In January, Boeing won no new airplane orders and delivered just 13 jets.
While January is typically a very slow month for both Airbus and Boeing as they take a breath after the always-frenetic pace of jet orders and deliveries at the end of the year, this opening month for 2020 — in the midst of the 737 Max crisis — is a new low.
Airbus by comparison had a big order month, winning net orders for 274 commercial aircraft. The European jetmaker also delivered 31 aircraft, a typically low January output, though it looks large compared to Boeing’s figure.
The Airbus sales tally included two big orders from the U.S.
Airbus won a net total of 117 orders for the A321neo in January.
Last year in January, Boeing won orders for 45 commercial jets. In the past 25 years, going back to the merger with McDonnell Douglas, Boeing has never had zero orders in January. Last year in January, Boeing delivered 46 commercial jets, including 34 of its 737s, two 767s, two 777s and eight 787 Dreamliners.
The parallel collapse in Boeing deliveries last month is entirely due to the grounding of the 737 Max. Boeing is barred from delivering that jet and by mid-month had suspended further production of the airplane.
Production to resume
Boeing will resume production of the 737 Max before the best-selling plane is allowed back in the air as the company attempts to recover from one of the worst crises in its 104-year history.
The Chicago-based manufacturer halted production in January, 10 months after the jet was grounded worldwide following two crashes that killed 346 people. Boeing failed to sell any commercial planes in January, the second month with no orders since the flying ban was imposed.
Boeing expects global regulators to start clearing the aircraft to fly in the middle of this year, though senior sales executive Ihssane Mounir said Wednesday at the Singapore Airshow that the timings of their decisions may be different.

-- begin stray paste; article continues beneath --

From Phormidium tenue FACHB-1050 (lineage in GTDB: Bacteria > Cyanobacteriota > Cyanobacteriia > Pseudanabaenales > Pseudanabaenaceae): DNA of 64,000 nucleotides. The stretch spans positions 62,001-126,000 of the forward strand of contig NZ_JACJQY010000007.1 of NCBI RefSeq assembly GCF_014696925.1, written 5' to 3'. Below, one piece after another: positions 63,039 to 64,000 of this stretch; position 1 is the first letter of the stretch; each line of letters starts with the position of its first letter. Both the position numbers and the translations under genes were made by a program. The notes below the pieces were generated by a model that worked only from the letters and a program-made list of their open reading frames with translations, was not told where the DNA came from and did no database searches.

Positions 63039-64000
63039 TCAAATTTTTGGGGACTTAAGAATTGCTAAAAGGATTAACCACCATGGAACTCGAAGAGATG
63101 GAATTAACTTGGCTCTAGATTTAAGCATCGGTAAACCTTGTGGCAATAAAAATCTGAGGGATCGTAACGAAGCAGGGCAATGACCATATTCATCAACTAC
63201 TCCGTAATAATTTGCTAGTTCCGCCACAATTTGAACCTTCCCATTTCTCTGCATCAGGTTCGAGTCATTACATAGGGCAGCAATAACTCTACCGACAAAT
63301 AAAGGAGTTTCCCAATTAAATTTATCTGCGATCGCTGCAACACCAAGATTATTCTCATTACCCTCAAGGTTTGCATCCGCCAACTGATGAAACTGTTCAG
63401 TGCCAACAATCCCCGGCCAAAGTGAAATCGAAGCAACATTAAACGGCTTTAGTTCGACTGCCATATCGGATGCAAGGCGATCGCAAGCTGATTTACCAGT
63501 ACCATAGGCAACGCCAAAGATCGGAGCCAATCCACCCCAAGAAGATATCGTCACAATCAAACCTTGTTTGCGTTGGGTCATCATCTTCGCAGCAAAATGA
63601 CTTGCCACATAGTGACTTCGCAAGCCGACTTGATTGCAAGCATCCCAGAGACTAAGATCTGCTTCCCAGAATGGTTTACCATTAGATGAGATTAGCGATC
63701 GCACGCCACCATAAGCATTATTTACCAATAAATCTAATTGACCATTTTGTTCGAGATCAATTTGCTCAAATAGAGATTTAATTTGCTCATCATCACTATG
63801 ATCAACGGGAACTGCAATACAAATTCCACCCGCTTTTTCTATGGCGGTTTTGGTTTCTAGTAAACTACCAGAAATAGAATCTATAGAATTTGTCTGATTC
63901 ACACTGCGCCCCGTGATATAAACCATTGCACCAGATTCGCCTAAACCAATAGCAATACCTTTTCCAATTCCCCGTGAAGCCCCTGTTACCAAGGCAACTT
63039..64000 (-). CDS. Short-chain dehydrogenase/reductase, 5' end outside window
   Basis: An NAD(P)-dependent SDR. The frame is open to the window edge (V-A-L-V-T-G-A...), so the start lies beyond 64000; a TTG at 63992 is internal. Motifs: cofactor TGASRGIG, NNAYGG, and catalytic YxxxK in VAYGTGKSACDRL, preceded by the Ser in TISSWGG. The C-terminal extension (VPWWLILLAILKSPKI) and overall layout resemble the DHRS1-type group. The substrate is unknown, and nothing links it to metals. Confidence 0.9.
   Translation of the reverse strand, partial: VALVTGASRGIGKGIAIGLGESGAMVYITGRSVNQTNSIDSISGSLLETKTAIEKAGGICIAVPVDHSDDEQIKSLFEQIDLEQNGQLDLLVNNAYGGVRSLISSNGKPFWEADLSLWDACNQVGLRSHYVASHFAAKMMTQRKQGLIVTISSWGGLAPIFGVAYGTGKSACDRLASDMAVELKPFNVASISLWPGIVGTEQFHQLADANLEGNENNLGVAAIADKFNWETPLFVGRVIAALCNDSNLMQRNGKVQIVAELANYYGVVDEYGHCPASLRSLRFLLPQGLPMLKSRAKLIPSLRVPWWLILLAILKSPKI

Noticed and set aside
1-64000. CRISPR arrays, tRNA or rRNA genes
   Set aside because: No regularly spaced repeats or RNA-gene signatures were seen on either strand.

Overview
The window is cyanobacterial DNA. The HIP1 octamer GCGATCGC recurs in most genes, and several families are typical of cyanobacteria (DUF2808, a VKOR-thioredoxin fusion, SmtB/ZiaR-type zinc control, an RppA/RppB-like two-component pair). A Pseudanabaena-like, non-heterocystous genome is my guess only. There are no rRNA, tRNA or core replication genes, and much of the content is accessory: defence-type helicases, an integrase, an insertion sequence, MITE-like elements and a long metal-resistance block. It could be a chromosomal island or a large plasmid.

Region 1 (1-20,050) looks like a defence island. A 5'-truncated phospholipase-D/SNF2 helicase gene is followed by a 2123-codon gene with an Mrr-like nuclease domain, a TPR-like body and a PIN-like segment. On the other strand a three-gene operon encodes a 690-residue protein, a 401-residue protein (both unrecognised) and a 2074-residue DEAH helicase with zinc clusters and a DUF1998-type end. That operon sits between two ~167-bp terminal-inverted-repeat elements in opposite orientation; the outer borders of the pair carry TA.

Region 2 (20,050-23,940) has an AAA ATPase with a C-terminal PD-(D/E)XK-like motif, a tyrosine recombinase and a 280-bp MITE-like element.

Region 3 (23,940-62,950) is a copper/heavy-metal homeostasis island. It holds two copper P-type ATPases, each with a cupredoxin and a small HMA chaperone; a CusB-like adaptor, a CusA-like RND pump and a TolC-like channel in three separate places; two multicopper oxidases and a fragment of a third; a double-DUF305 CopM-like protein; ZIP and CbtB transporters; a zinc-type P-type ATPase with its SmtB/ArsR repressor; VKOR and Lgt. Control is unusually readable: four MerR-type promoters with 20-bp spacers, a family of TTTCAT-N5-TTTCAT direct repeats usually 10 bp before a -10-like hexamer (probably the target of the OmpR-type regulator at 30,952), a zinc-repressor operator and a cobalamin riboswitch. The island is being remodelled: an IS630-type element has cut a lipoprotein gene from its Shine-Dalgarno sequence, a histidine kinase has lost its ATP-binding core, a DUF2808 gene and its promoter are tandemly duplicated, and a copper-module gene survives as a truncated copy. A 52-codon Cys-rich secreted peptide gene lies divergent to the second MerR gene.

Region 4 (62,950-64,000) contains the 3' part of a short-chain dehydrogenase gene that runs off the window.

The vice president of commercial marketing, Randy Tinseth, outlined the timetable to restart manufacturing and said any resumption would begin slowly.
The timing is a balancing act for Boeing. A prolonged suspension of manufacturing would put extra stress on jobs, supply chains and future airplane orders. At the same time, prematurely restarting production would only add to the 700 Max jets already on the tarmac, a backlog that Boeing says will take several quarters to clear.
Mounir said no customers were scrapping 737 Max fleet plans. Boeing is also in talks over widebody aircraft and expects to secure some orders soon, he said.
Spirit AeroSystems Holdings a maker of fuselage, engine pylons and wing components that depends on the Max for half of its sales, has slashed its dividend to preserve cash and laid off 2,800 employees.
Tinseth mapped out some of the other elements of Boeing’s plan to get the Max flying again. He reiterated the manufacturer will help train Max pilots on simulators as part of the compensation packages for airline customers.
While Boeing expects the Max to fly again mid-2020, regulators that are reviewing a fix to the jet’s flight-control software — implicated in both crashes — will have the final word. In Singapore on Tuesday, Federal Aviation Administration head Steve Dickson said there’s no schedule for the Max’s recertification flight.
The 737 is a workhorse for airlines globally plying short- to medium-haul routes on fast turnarounds. The importance of getting the Max back in the air was underscored by Boeing’s market forecast for Southeast Asia, a region it said will need 4,500 new aircraft worth $710 billion over the next two decades to meet demand from a growing middle class.